There are currently no active references in this article.
A sub-shrub with stems somewhat fleshy, 3 to 10 ft high, branched at the upper parts; shoots minutely downy. Leaves opposite, nearly stalkless, oblong-lanceolate, pointed, rather strongly toothed, cuneate, 4 to 6 in. long, 1 to 2 in. wide, three-veined, being reduced in size upwards until, in the flowering parts, they become small and linear. Inflorescence terminal, more or less pyramidal; flower-heads greenish white, 1⁄6 in. wide, hemispheric, axillary, each consisting of staminate and four to five pistillate flowers and beset by four or five broadly ovate bracts.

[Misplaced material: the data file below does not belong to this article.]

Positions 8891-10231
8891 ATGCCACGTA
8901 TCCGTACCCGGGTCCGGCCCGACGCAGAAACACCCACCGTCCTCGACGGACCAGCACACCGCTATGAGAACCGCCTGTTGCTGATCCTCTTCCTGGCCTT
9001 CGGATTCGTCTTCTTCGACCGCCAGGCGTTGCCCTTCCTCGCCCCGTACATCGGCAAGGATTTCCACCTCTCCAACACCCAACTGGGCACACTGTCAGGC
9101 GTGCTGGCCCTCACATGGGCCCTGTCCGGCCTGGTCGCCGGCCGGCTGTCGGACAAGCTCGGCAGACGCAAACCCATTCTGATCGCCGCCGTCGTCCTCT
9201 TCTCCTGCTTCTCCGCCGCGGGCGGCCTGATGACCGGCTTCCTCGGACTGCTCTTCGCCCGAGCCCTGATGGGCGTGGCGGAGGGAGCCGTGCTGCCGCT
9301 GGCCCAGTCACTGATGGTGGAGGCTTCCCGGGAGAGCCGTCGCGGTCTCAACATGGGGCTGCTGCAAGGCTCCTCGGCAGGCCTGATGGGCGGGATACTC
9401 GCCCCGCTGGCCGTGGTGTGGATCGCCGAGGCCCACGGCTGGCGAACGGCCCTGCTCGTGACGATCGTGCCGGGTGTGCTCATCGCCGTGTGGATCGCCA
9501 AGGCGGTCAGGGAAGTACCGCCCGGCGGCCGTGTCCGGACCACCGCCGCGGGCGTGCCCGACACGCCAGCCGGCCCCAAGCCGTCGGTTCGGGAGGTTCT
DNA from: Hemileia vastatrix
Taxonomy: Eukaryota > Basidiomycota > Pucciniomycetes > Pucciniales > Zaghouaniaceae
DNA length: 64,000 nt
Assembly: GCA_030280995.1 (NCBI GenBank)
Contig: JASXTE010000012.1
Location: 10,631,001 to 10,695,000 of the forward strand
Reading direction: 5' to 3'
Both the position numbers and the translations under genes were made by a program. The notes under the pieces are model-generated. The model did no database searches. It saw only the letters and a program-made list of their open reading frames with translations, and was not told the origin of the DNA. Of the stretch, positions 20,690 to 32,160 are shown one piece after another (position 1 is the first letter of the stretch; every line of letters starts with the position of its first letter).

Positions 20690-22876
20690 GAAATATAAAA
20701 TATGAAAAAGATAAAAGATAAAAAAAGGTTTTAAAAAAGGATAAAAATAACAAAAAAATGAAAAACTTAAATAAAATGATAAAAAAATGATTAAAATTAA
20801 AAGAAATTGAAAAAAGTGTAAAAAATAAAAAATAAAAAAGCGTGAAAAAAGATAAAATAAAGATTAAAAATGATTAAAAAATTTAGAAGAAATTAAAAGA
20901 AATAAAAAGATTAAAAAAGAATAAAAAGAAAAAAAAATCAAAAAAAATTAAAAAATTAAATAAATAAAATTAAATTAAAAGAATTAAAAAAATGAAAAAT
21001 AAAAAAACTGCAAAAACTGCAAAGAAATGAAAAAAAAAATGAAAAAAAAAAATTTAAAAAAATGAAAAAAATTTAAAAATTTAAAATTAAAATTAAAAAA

A native of the S. United States; introduced in 1711. It is mostly found growing in salt marshes and muddy sea-shores, and although quite hardy has little to recommend it for gardens. Both the typical variety and the following one are in cultivation, as well as intermediates between them.